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Autumn Equinox and the Benefits of Massage therapy

This year the Autumn equinox falls on Saturday, September 23, which marks the astrological moment when the Sun is directly over the equator meaning the day and night are equal in length. The Autumn Equinox marks a shift between the summer and winter energies, which are very different. Autumn is a spiritual time of balance and pause and a transitional moment between the bright half of the year and the dark portion.

We will begin to spend more time in darkness and see the moon in the sky for longer, giving us time for rest, intimate connection, solitude, and reflection on our whole being.

Transitioning between seasons is a natural process, however it requires some adjustments in both our body and mind things that we often take for granted has a huge significant impact on our overall wellness when switching from the warm weather and light in summer to the first chills and the longer nights in autumn. So how can massage therapy help prepare you for autumn.

When summer the holidays are over, getting back work or further education routines can often lead to stress and anxiety, as daily schedules get busier and many of us experience a lack of sleep and an overall feeling of fatigue and tension, due to our muscles tightening up and our heart rate increasing as a response to the external demands. The pressure applied by massage therapy will help soften knots and stiffness, stimulating the production of endorphins, the “feel good hormones”, and decreasing the levels of cortisol, also called the “stress hormone”. Furthermore, massage will assist keeping a healthy heart rate by activating some trigger points linked to the vagus nerve, which is responsible for regulating blood circulation.

After the Autumn Equinox, days get shorter and nights get progressively longer, which can have a significant impact on our mood, making us more subject to mild states of depression and melancholy. As previously mentioned, massage therapy can help fighting the seasonal blues as it increases the levels of serotonin and dopamine, which are the hormones responsible for our good mood. It is also important to consider that massage therapy is a key part of a well-balanced fitness routine, as it promotes muscle recovery and facilitates body movement and flexibility. When we have an active lifestyle, it is easier to feel positive and focused.

The shortage of light does not only have an impact on our mood, but on our physical health as well due to the reduced production of vitamin D caused by the lower exposure to sun rays. In addition, the drop in temperature can trigger symptoms of cold and flu, creating extra demands to our immune system. Massage therapy, with its benefits on blood circulation, will increase the flow of lymphatic fluid bringing more white blood cells, which oversees the fighting off infections and bacteria, in the areas of the body where they are most needed. Our immune system will be, as a result, more efficient and stronger.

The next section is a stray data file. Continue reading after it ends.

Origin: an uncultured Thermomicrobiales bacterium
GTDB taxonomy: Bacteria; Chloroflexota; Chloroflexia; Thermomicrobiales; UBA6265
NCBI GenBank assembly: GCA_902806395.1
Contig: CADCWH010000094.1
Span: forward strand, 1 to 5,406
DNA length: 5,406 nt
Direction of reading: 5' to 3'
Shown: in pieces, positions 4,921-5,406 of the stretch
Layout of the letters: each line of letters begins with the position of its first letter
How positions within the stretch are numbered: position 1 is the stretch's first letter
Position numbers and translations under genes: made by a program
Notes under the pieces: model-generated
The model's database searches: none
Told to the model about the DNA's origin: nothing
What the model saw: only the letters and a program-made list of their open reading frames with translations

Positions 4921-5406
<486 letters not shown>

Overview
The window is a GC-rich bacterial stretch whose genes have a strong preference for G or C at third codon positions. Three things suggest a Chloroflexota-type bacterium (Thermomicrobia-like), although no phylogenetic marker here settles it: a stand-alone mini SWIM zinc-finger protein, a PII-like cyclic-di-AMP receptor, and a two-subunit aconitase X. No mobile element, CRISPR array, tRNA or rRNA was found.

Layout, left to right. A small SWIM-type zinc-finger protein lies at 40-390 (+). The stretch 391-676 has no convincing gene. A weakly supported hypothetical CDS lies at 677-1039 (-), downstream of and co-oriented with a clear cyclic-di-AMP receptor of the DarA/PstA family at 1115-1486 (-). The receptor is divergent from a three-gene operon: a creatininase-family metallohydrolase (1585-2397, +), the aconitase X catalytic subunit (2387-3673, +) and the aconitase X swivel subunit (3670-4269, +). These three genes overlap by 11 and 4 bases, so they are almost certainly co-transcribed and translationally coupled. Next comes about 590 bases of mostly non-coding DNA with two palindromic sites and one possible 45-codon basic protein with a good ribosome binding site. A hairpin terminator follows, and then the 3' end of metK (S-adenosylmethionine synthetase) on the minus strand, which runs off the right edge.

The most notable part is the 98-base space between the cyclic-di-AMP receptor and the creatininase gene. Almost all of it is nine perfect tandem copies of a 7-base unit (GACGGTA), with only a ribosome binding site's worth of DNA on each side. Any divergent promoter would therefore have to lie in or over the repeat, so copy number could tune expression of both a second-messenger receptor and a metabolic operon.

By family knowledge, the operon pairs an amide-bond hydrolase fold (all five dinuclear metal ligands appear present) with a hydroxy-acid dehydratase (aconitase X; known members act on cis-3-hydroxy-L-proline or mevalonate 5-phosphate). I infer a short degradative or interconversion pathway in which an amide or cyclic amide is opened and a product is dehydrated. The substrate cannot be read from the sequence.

Going back to work or college leads us to spend more hours sitting at a desk, often not in the ideal posture for our body. This can cause tension and stiffness resulting in severe, neck, and shoulder pain. In addition to physical exercise and stretching, massage therapy helps relieve muscle tension, promoting a better posture and improving an overall feeling of relaxation and well-being.

Changes in schedules, stress and anxiety can make us feel the need of doing more things in less time, which often impacts on our quality of sleep. Massage therapy can help you sleep better as it promotes the production of melatonin, the hormone that regulates your sleep cycles, by acting as a circulation boost. Even if you have a massage in the morning, its soothing and calming effects on your mind and body will stay until it's bedtime

If you would like to experience the benefits of massage therapy, to fully enjoy the beautiful autumn season, do not hesitate to contact us or 07758754317.


Autumn is coming benefits of massage therapy when seasons change. Fulham Massage (2021) cited in

Fall Equinox marks a period of rest and healing as we spend more time in darkness. Bain, E(2023)

Anatomy of the Vagus Nerve.. Fogoros, R, N MD (2023) cited in


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